Friday, March 15, 2013

Church Launches New Website to Improve Awareness of the Church in Mainland China

In a historic and long overdue move, the Church has launched a new website designed to help members from mainland China baptized abroad find the Church in China when they return home.  The website can be found at: http://mormonsandchina.org/.  The website provides basic information on the Church's policies for operating in China such as the segregation of nationals and foreigners and bans on open proselytism and has good potential to improve awareness of the Church's presence in China for ordinary members.  The website explains that Chinese converts may share the gospel with their families and can locate locations with branches and groups through contacting church leaders at: caudir@ldschurch.org.  The website contains sections for commonly asked questions by church leaders, Chinese nationals living outside of China, and nonnative members visiting or moving to China.

The website also marks the first time that the Church has publicly acknowledged the operation of the China Administrative Unit (CAU) - a special region of the Asia Area that administers church affairs for Chinese nationals in mainland China.  The CAU has appeared to function for several years.  Although the Church does not publish any statistics on membership, congregations, and districts in mainland China, I estimate that there are approximately 10,000 members and branches and groups operating in as many as 200 cities and towns based on member reports and ascertaining the difference in Asia Area membership from all other countries with reportable church membership that pertain to the Asia area. 

Church-wide awareness and proper use of the new website has enormous potential to maximize church growth and new convert accountability for mainland Chinese members within the bounds of religious freedom restrictions.  Church leaders have acknowledged that thousands of Chinese nationals have been baptized abroad primarily in the United States, the United Kingdom, Canada, and Australia.  Use of the website can provide for proper coordination between local church leaders, mission leaders, and area presidencies around the world in their stewardship for Chinese converts who frequently return to China after foreign study or temporary employment.  This comes at a critical time to establish a basic church infrastructure in the world's most populous country.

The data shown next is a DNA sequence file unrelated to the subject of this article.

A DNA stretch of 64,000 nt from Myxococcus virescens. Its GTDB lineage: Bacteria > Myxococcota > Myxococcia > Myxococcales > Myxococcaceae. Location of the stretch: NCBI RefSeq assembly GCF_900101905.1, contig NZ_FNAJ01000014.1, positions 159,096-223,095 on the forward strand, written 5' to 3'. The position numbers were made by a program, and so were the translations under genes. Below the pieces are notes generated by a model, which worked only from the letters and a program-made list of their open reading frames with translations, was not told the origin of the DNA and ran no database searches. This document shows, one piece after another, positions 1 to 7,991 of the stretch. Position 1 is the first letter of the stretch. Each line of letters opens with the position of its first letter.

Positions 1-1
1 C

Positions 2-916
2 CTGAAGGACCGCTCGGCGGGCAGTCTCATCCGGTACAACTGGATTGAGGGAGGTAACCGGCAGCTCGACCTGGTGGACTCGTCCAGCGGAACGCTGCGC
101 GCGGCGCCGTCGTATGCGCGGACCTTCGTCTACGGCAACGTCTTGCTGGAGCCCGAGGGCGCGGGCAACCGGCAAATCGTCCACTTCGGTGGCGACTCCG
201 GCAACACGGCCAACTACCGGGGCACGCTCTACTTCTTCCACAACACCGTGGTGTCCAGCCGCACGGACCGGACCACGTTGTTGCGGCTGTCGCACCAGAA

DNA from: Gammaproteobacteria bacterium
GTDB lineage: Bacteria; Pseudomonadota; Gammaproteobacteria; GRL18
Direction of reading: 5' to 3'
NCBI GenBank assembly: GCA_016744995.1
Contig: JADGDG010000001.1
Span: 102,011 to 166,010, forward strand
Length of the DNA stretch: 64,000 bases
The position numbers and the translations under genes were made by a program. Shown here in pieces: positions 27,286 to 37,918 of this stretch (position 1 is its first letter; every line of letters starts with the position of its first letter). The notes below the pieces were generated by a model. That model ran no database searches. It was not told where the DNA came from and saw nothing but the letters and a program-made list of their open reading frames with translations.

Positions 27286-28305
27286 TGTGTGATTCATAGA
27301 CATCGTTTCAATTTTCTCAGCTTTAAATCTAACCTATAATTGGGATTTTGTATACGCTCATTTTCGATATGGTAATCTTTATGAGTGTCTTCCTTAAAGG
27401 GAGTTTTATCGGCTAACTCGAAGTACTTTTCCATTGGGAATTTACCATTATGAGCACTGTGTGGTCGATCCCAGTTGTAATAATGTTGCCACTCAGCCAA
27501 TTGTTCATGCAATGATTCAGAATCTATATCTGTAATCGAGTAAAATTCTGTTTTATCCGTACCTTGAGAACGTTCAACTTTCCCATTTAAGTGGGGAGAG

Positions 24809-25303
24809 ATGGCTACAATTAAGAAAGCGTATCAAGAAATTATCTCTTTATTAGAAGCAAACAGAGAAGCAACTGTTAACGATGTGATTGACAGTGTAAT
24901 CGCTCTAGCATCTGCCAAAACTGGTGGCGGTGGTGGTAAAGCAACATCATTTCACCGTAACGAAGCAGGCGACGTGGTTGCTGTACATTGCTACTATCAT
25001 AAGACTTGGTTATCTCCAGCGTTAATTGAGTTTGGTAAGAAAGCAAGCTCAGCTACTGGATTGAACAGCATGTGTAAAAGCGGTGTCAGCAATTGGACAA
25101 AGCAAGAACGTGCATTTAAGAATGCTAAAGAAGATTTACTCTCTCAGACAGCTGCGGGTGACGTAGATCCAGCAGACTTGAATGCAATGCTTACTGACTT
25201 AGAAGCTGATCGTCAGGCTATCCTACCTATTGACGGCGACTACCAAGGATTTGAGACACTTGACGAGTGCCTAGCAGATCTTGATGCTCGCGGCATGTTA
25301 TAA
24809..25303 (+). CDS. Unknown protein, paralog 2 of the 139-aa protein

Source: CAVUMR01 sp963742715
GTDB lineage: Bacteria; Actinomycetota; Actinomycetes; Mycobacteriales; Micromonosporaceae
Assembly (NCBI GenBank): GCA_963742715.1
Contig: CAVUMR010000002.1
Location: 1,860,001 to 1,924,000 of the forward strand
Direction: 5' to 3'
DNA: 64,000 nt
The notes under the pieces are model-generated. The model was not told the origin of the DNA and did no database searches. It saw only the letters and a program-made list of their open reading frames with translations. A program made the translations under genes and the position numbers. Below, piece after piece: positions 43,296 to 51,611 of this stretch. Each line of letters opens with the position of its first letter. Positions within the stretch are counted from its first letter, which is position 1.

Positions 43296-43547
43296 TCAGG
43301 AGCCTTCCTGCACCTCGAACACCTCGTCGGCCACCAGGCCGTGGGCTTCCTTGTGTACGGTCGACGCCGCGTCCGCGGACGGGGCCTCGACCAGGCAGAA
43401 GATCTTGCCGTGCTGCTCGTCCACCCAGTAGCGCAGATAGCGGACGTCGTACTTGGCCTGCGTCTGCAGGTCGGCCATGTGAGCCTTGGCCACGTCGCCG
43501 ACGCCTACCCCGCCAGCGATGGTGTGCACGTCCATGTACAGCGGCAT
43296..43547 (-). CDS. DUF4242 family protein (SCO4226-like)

For more information on the Church in China, visit our country profile on cumorah.com for China.

3 comments:

Christopher Nicholson said...

I am surprised it took so long, because it's not a very big website. But could it be a result of the talks to "regularize" church activities in China a couple years ago? Maybe it wouldn't have been permitted before then.

Mike Johnson said...

I am pretty sure the Church would not have started the web site without the approval of the Chinese government. They are taking steps slowly and reiterating at each step the principle of being subject to law.

I wonder how many Chinese branches/wards there are outside of China. In the eight stakes in Washington DC South Mission, there is a single Chinese speaking branch covering all the stakes. At our youth dance festival last summer with youth from seven of the eight stakes, there was a segment for a dozen or so youth with Chinese heritage.

I imagine there are dozens of Chinese branches or wards in the US. I also think that knowledge about the Church in China and how to integrate with it has been resident in those branches.

The website offers a direct portal for all citizens of the PRC that join the Church while a student or working temporarily outside of China, regardless of whether there was a local Chinese branch.

I am glad there is a website--in both English and Chinese (traditional or simplified Chinese options), now for all of them wondering if the Church will be there for them when they return to China.

John said...

According to CDOL, there are eighteen Chinese- or Mandarin-speaking units in North America: a ward and a branch in New York City, two wards in Utah (one each in Provo and Salt Lake), a branch in Texas (outside Houston), two wards and six branches in California, and two branches in greater Washington DC (one each in Maryland and Virginia). There are also a ward and a branch in greater Vancouver, British Columbia, a ward in greater Toronto (which also has a Cantonese-speaking ward besides its Mandarin-speaking ward), and branches in Calgary and Montreal. There is also an "Asian" YSA ward in Provo.